Further, the mixer 41 of the differential quadrature mixer circuit 40 has at least second-order non-linear input and output characteristic. The mixer 41 performs a multiplying operation by mixing the center frequency signals Qc and −Qc with the local oscillation signals Id and −Id, and generates and outputs mixed signals E4 and −E4 having a mutually differential relation. In this case, the mixed signal E4 is outputted to the switch device 51, to the terminal T13, and to the output terminal T3 via the contact “b” of the switch device 63. The mixed signal E4 is also outputted to the switch device 55, to the terminal T14, and to the output terminal T4 via the contact “b” of the switch device 64. In addition, the mixed signal −E4 is outputted to the switch device 52, to the terminal T14, and to the output terminal T4 via the contact “b” of the switch device 64. The mixed signal −E4 is also outputted to the switch device 56, to the terminal T13, and to the output terminal T3 via the contact “b” of the switch device 63.

Furthermore, the mixer 42 of the differential quadrature mixer circuit 40 has at least second-order non-linear input and output characteristic. The mixer 42 performs a multiplying operation by mixing the center frequency signals Qc and −Qc with the local oscillation signals Qd and −Qd, and generates and outputs mixed signals E3 and −E3 having a mutually differential relation. In this case, the mixed signal E3 is outputted to the switch device 53, to the terminal T12, and to the output terminal 72 via the contact “b” of the switch device 62. The mixed signal E3 is also outputted to the switch device 57, to the terminal T11, and to the output terminal T1 via the contact “b” of the switch device 61. In addition, the mixed signal −E3 is outputted to the switch device 54, to the terminal T11, and to the output terminal T1 via the contact “b” of the switch device 61. The mixed signal −E3 is also outputted to the switch device 58, to the terminal T12, and to the output terminal T2 via the contact “b” of the switch device 62.

The controller 70 generates a control voltage Vc1, and outputs the control voltage Vc1 to the switch devices 51 to 58 to perform ON/OFF control. The controller 70 also generates a control voltage Vc2, and outputs the control voltage Vc2 to the switch devices 61 to 64 to perform ON/OFF control. For example, when the controller 70 generates a control voltage Vc2 having an H level such as a direct-current voltage VDD, a contact “a” is selected in the switch devices 61 to 64. On the other hand, when the controller 70 generates a control voltage Vc2 having an L level such as a ground voltage, the contact “b” is selected in the switch devices 61 to 64. In addition, when the controller 70 generates a control voltage Vc1 having the H level such as a direct-current voltage VDD, the switch devices 51 to 54 are turned on whereas the switch devices 55 to 58 are turned off. Further, when the controller 70 generates a control voltage Vc1 having the L level such as a ground voltage, the switch devices 51 to 54 are turned off whereas the switch devices 55 to 58 are turned on. Each of the terminals T11, T12, T13 and T14 performs an adding operation or a subtracting operation on electric currents from the respective mixers 31, 32, 41 and 42 in accordance with the ON state or the OFF state of the switch devices 51 to 58 to generate a signal having a voltage level corresponding to each electric current.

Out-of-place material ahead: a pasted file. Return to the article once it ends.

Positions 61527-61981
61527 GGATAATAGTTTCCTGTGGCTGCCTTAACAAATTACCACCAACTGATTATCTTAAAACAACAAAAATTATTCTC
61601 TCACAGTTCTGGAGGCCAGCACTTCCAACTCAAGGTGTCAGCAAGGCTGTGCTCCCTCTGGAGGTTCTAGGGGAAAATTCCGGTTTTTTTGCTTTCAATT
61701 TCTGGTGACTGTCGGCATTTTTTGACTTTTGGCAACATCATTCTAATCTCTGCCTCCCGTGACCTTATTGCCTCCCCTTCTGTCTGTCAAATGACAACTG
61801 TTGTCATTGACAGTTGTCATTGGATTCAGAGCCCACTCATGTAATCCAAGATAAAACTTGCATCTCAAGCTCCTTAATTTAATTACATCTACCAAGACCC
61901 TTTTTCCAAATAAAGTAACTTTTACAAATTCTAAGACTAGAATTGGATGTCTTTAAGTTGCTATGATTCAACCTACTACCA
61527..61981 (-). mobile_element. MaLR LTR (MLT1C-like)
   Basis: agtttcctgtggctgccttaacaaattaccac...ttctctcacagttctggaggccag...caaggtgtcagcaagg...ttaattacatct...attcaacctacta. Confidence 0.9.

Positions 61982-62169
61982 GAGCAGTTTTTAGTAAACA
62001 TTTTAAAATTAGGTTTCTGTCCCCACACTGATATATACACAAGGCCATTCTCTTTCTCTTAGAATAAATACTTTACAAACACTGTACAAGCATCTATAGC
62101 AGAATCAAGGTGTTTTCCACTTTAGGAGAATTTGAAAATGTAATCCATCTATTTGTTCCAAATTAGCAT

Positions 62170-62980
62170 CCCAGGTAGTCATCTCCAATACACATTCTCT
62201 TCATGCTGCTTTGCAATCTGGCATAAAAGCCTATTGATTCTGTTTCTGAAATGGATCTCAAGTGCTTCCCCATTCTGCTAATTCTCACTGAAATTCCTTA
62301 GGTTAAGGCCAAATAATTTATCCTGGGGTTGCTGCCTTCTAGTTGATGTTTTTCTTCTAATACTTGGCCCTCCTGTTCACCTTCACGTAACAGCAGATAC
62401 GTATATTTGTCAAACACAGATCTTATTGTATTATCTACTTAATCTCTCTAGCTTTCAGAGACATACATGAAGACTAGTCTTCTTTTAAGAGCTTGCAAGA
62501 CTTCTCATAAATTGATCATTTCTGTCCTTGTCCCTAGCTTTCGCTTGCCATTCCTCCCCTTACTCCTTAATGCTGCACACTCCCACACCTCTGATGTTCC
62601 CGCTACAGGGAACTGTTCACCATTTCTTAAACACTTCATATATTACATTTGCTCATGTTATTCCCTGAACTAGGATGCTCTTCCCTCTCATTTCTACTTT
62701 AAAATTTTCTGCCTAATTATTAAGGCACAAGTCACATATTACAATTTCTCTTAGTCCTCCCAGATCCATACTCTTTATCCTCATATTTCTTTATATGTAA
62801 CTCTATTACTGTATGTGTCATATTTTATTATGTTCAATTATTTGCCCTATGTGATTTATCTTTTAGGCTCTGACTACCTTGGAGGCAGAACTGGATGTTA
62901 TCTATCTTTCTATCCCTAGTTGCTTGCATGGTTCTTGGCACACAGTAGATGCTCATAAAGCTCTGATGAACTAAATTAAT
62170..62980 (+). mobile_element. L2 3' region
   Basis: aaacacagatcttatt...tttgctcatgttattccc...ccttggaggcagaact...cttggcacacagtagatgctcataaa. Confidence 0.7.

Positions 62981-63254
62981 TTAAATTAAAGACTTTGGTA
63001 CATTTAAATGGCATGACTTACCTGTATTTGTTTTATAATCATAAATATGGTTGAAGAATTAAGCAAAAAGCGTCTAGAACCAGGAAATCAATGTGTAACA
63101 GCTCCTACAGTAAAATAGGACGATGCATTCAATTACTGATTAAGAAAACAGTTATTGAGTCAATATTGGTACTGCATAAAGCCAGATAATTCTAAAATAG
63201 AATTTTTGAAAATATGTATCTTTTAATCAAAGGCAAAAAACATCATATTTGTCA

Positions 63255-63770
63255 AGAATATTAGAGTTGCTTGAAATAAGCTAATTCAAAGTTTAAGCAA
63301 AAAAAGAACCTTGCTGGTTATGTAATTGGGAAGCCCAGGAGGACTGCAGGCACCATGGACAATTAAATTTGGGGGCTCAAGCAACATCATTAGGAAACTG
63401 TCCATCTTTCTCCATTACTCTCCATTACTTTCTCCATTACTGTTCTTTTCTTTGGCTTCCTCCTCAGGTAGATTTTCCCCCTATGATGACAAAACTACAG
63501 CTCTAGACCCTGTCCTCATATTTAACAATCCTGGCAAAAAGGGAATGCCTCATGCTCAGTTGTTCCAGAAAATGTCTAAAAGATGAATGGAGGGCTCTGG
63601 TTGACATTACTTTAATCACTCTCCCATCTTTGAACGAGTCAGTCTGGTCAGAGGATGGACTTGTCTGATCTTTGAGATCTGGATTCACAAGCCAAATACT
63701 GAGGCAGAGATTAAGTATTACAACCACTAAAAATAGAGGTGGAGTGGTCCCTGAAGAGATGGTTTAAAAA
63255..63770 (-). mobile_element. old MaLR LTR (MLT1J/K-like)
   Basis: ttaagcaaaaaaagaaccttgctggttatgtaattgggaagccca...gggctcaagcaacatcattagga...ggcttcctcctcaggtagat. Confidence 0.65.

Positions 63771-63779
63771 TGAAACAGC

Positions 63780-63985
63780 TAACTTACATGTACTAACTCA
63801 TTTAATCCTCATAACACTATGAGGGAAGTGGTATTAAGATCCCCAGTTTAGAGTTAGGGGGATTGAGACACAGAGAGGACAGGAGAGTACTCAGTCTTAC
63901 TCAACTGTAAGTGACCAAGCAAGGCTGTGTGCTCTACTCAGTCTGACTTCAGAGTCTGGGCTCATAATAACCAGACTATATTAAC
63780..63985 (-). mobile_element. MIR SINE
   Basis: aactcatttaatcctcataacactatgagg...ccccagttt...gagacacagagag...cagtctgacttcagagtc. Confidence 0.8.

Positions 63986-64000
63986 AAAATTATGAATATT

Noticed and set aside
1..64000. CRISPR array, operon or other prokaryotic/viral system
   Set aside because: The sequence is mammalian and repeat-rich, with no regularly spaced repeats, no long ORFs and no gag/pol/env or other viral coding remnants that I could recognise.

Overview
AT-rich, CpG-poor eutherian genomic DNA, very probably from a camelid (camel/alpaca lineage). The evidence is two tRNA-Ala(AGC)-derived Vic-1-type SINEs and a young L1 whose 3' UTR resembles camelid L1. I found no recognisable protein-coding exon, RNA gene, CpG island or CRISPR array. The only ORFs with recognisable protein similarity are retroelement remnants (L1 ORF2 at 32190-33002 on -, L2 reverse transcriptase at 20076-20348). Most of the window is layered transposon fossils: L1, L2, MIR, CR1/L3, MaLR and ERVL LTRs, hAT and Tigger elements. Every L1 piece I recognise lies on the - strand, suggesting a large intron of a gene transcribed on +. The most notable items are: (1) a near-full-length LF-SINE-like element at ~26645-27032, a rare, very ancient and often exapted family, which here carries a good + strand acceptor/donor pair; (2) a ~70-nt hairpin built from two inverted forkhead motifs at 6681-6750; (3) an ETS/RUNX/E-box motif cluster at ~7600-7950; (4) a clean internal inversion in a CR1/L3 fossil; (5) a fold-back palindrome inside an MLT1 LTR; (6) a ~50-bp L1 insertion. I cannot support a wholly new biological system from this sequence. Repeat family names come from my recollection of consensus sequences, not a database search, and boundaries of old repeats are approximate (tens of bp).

FIG. 3 is a table showing signals outputted from the output terminals T1, T2, T3 and T4 selected in accordance with the control voltages Vc1 and Vc2 in the reference signal generator circuit shown in FIG. 1. It is apparent from FIG. 3 that when the control voltage Vc2 has the H level, the contact “a” is selected in the switch devices 61 to 64, so that the center frequency signals Ic, −Ic, Qc and −Qc are outputted from the terminals T1, T2, T3 and T4, respectively. On the other hand, when the control voltage Vc2 has the L level, the contact “b” is selected in the switch devices 61 to 64, so that upper side band signals (Iu, −Iu, Qu, −Qu) or lower side band signals (π, −π, Q1, −Q1) corresponding to reference signals according to the ON state or the OFF state of the switch devices 51 to 58 are outputted from the output terminals T1 to T4, respectively. In FIG. 3, the signals E1 to E4 as well as these addition and subtraction signals are expressed by the following equations:

E 1 = sin ( 2 πΔ ft ) cos ( 2 π fct ) = ( 1 / 2 ) { sin ( 2 π ( fc + Δ f ) t ) - sin ( 2 π ( fc - Δ f ) t ) } , ( 3 ) E 2 = cos ( 2 πΔ ft ) cos ( 2 π fct ) = ( 1 / 2 ) { cos ( 2 π ( fc + Δ f ) t ) + cos ( 2 π ( fc - Δ f ) t ) } , ( 4 ) E 3 = sin ( 2 πΔ ft ) sin ( 2 π fct ) = ( 1 / 2 ) { - cos ( 2 π ( fc + Δ f ) t ) + cos ( 2 π ( fc - Δ f ) t ) } , ( 5 ) E 4 = cos ( 2 πΔ ft ) sin ( 2 π fct ) = ( 1 / 2 ) { sin ( 2 π ( fc + Δ f ) t ) + sin ( 2 π ( fc - Δ f ) t ) } , ( 6 ) Iu = E 2 - E 3 = cos ( ( fc + Δ f ) t ) , ( 7 ) Qu = E 1 + E 4 = sin ( ( fc + Δ f ) t ) , ( 8 ) I 1 = E 2 + E 3 = cos ( ( fc - Δ f ) t ) , ( 9 ) and Q 1 = E 1 - E 4 = cos ( ( fc - Δ f ) t ) . ( 10 )